Sometimes there are markers: tattoos of a name in flowing script, or of an oblique symbol, like a crown. Sometimes there's a web of scars. Other times, though, the signs are harder to spot — trauma disguised as distrust, noncompliance, or irrational behavior. Julia Geynisman-Tan (M.D. 2012), a female pelvic reconstruction surgeon and anti-human-trafficking activist, is familiar with them all.
Like many people, Geynisman-Tan initially believed trafficking existed beyond our borders, a far-away problem to be dealt with through international policy and law enforcement. But, as she delved more deeply into the subject, she realized how rampant it truly is. Tens of thousands of people are trafficked in the U.S. annually, some of whom are women forced into the sex trade. Others are exploited for economic labor and domestic work. It is a well-oiled machine — the third-largest crime industry in the world — and its profits exceed $150 billion a year.
"The more I learned about it, the more I realized that we're really well poised in the health care field to be first-line responders," she says. "The number one profession that people who are being trafficked interact with are health care providers."
"I see patients regardless of whether they are in a position to leave their trafficker or not. I support their decision either way, as they are a better judge of the hazards of leaving versus staying." — Julia Geynisman-Tan
Geynisman-Tan decided to act on this information. While completing her residency in obstetrics and gynecology at New York-Presbyterian/Weill Cornell Medical Center, she founded the Survivor Clinic, which provides services to women victimized by sexual violence, female genital mutilation, and trafficking. Now a second-year fellow in female pelvic medicine and reconstructive surgery at the Northwestern University Feinberg School of Medicine, she has founded a second clinic, the ERASE Trafficking Clinic — the first of its kind in the Chicago area.
The clinics are non-judgmental, "trauma-informed" environments that offer routine gynecological exams, counseling on birth control options, psychiatric services, primary care, and more.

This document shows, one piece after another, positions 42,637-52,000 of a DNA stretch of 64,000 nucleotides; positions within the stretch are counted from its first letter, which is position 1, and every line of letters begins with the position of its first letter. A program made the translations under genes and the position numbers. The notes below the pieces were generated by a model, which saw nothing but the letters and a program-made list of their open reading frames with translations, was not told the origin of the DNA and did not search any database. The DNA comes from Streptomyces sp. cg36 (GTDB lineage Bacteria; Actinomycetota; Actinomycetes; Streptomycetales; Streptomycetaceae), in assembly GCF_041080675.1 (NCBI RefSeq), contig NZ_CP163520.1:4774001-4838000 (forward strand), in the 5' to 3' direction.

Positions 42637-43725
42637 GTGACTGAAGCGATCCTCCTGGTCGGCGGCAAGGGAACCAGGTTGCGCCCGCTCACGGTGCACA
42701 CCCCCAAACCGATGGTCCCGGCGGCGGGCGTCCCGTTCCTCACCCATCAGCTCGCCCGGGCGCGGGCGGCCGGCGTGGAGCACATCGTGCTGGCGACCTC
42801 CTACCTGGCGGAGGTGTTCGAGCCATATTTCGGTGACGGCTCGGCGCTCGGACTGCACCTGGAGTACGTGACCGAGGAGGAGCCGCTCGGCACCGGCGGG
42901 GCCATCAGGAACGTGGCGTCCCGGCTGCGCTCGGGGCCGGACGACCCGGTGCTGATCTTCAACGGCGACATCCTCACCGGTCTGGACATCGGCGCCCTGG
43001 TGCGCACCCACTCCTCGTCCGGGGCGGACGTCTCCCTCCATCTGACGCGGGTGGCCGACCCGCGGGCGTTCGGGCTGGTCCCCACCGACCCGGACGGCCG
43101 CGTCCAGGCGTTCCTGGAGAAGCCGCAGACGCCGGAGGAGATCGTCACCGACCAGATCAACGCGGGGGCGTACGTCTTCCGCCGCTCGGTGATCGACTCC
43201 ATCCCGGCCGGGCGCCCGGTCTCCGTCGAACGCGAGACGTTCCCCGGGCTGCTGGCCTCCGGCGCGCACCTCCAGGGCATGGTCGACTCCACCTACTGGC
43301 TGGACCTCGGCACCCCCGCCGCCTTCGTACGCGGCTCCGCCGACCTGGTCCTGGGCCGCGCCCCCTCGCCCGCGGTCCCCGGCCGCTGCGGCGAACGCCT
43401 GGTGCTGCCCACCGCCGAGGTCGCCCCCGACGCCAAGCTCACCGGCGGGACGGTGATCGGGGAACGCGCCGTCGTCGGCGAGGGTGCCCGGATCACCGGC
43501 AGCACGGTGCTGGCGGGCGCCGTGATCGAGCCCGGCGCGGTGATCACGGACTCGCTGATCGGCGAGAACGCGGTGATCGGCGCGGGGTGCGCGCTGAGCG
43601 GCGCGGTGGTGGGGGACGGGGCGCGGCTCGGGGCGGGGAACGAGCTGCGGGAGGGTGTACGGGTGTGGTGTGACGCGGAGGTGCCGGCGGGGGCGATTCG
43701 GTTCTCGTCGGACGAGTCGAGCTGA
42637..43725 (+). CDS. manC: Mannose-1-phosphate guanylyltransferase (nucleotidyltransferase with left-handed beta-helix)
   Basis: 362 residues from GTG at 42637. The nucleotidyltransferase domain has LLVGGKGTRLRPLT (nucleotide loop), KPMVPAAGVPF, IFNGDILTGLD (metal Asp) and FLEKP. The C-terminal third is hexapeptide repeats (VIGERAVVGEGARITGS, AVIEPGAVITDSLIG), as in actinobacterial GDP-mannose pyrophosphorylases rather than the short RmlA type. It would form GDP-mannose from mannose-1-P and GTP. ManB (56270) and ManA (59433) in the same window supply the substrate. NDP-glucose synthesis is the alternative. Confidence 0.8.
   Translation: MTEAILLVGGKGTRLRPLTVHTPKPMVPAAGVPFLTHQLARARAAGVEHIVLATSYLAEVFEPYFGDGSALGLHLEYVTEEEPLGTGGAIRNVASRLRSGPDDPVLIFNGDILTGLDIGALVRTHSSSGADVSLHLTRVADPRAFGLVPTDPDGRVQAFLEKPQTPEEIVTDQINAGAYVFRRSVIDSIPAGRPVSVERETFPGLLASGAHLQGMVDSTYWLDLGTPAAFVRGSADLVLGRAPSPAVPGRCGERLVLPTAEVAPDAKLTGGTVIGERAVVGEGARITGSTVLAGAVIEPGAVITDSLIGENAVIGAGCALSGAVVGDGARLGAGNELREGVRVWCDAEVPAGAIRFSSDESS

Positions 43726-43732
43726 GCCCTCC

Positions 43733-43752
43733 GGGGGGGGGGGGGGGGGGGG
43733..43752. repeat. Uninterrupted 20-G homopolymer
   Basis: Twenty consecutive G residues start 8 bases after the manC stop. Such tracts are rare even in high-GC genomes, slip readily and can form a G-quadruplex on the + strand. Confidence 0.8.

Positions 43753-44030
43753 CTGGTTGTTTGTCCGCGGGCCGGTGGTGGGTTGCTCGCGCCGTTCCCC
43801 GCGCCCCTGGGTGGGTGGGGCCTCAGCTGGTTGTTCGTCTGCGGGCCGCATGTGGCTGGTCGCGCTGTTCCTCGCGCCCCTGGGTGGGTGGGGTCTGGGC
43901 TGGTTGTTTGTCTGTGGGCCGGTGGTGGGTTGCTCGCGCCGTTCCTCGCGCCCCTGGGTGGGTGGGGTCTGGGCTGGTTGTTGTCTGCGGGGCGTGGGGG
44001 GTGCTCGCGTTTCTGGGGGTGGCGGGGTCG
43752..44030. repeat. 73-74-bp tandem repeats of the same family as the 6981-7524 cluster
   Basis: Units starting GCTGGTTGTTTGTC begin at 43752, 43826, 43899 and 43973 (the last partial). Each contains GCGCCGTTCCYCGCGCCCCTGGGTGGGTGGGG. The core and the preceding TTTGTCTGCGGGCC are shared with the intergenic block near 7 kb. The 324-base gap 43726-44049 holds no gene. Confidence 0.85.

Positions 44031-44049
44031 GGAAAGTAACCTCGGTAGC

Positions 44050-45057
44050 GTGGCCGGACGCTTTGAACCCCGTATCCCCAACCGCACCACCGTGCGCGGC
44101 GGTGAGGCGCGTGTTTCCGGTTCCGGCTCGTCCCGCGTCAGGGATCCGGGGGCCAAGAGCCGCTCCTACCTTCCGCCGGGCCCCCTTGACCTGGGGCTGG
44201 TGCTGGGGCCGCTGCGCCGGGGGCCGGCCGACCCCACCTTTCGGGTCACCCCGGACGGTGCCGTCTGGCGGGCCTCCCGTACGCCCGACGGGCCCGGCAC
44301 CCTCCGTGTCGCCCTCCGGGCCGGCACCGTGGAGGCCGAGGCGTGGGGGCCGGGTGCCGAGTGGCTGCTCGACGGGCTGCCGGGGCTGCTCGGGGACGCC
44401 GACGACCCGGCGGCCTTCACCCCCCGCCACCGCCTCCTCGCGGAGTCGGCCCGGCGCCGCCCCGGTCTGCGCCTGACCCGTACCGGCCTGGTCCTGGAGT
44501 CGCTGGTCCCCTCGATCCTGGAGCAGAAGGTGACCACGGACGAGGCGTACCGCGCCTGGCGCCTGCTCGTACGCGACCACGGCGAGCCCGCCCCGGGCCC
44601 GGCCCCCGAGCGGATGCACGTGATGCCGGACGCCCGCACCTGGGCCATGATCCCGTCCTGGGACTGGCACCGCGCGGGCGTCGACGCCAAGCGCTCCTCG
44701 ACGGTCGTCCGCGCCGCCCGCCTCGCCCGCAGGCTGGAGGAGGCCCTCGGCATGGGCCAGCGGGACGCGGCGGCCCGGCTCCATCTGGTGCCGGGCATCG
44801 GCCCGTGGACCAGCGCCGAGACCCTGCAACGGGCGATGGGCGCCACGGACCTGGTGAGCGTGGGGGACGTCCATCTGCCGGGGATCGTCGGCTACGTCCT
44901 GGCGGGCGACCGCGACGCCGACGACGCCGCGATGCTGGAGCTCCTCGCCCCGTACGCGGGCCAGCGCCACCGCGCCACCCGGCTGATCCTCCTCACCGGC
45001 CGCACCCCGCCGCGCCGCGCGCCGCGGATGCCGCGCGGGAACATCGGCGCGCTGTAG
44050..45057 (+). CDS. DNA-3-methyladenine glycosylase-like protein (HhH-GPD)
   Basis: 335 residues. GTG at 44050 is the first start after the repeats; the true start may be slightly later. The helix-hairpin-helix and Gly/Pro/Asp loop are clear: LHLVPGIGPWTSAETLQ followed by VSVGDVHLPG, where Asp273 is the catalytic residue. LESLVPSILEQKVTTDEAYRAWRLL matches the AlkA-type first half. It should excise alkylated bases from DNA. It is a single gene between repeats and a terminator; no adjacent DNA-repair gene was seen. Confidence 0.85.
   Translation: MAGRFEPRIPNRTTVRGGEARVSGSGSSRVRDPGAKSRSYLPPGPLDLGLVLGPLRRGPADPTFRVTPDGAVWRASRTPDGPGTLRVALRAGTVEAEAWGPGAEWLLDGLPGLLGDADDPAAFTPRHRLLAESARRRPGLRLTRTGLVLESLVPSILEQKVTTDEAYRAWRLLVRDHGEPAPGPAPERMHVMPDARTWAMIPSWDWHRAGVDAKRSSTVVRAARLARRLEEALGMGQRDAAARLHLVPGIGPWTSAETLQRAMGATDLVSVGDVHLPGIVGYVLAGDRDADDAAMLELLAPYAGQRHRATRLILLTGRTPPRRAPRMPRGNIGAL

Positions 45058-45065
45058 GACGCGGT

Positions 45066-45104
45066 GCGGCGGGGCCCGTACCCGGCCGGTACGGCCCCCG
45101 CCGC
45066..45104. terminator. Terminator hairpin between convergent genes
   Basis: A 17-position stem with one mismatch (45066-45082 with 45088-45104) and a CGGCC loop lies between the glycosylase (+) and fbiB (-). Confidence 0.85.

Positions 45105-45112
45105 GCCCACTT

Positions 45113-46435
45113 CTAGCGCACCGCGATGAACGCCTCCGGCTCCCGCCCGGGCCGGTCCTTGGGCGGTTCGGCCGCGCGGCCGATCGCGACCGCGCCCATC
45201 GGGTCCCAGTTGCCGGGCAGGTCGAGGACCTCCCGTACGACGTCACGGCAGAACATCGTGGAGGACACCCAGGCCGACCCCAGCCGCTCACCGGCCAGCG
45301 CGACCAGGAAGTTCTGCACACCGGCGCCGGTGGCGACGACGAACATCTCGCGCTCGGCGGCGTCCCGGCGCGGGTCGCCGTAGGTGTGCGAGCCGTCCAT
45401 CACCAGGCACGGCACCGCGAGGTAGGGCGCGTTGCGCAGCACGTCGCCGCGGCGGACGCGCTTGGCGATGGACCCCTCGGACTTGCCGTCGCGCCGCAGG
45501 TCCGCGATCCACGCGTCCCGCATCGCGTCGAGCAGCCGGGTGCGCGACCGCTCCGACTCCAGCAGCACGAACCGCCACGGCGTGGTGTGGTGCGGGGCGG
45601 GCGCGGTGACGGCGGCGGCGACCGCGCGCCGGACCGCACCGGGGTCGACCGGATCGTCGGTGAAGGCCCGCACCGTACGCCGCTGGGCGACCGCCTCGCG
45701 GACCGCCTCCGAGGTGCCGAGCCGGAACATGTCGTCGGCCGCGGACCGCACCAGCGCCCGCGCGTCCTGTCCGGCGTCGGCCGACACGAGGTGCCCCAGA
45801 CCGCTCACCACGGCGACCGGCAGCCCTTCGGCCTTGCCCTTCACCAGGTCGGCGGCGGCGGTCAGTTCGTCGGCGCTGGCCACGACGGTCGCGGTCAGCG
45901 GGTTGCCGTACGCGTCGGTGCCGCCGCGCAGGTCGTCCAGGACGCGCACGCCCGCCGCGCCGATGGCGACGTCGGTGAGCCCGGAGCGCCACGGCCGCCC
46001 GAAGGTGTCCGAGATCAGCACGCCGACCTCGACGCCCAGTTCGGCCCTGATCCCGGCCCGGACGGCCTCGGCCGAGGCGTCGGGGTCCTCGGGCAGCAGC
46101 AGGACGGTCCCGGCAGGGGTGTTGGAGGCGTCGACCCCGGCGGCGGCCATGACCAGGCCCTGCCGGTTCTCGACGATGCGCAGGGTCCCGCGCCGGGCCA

"Oftentimes, in an appointment, we don't talk about the trafficking aspect of things," Geynisman-Tan explains. "It's not my business to know; I'm not trying to do a 60 Minutes special. I am there to act as a safety net and to empower them to care for their own health, as I would with any patient."
That empowerment, for these "incredible, resilient" people, is vital. Emergency rooms, hospitals, and clinics are safe spaces to talk about domestic violence, rape, drug use, guns in the home, and trafficking, Geynisman-Tan explains. Additionally, neither clinic requires adult patients to report to law enforcement; instead, they're given access to resources, and can make decisions on their own.
"I see patients regardless of whether they are in a position to leave their trafficker or not. I support their decision either way, as they are a better judge of the hazards of leaving versus staying."
For physicians who think they may have encountered someone involved in trafficking, Geynisman-Tan has some advice: ask questions. Ask for a patient's history; ask how they came to the appointment, if they feel safe, if they have enough food to eat.
"If you just open that box, you'll learn so much more about the people you're seeing and what their barriers to care are. If we don't identify it or know how to respond, then we're missing a lot of cases."